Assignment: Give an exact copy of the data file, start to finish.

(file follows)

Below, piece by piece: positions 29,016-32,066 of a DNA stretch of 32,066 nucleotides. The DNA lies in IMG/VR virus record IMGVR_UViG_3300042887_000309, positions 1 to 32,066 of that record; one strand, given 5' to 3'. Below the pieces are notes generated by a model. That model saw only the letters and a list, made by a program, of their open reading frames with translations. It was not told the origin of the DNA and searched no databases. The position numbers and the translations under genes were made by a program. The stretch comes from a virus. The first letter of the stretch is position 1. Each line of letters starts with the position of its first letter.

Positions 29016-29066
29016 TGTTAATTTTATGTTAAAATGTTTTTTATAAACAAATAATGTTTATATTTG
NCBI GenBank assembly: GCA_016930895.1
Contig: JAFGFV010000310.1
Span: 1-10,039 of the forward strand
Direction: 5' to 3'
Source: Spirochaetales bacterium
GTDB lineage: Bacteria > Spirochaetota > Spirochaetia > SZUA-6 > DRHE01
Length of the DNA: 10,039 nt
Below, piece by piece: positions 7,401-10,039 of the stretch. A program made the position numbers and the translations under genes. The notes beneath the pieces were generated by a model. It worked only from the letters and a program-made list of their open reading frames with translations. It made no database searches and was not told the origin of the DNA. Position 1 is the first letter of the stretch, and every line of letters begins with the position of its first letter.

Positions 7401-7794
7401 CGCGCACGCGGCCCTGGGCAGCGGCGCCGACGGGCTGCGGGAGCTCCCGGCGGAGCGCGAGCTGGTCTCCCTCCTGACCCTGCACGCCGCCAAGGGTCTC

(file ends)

Below, piece by piece: positions 29,016-32,066 of a DNA stretch of 32,066 nucleotides. The DNA lies in IMG/VR virus record IMGVR_UViG_3300042887_000309, positions 1 to 32,066 of that record; one strand, given 5' to 3'. Below the pieces are notes generated by a model. That model saw only the letters and a list, made by a program, of their open reading frames with translations. It was not told the origin of the DNA and searched no databases. The position numbers and the translations under genes were made by a program. The stretch comes from a virus. The first letter of the stretch is position 1. Each line of letters starts with the position of its first letter.

Positions 29016-29066
29016 TGTTAATTTTATGTTAAAATGTTTTTTATAAACAAATAATGTTTATATTTG
NCBI GenBank assembly: GCA_016930895.1
Contig: JAFGFV010000310.1
Span: 1-10,039 of the forward strand
Direction: 5' to 3'
Source: Spirochaetales bacterium
GTDB lineage: Bacteria > Spirochaetota > Spirochaetia > SZUA-6 > DRHE01
Length of the DNA: 10,039 nt
Below, piece by piece: positions 7,401-10,039 of the stretch. A program made the position numbers and the translations under genes. The notes beneath the pieces were generated by a model. It worked only from the letters and a program-made list of their open reading frames with translations. It made no database searches and was not told the origin of the DNA. Position 1 is the first letter of the stretch, and every line of letters begins with the position of its first letter.

Positions 7401-7794
7401 CGCGCACGCGGCCCTGGGCAGCGGCGCCGACGGGCTGCGGGAGCTCCCGGCGGAGCGCGAGCTGGTCTCCCTCCTGACCCTGCACGCCGCCAAGGGTCTC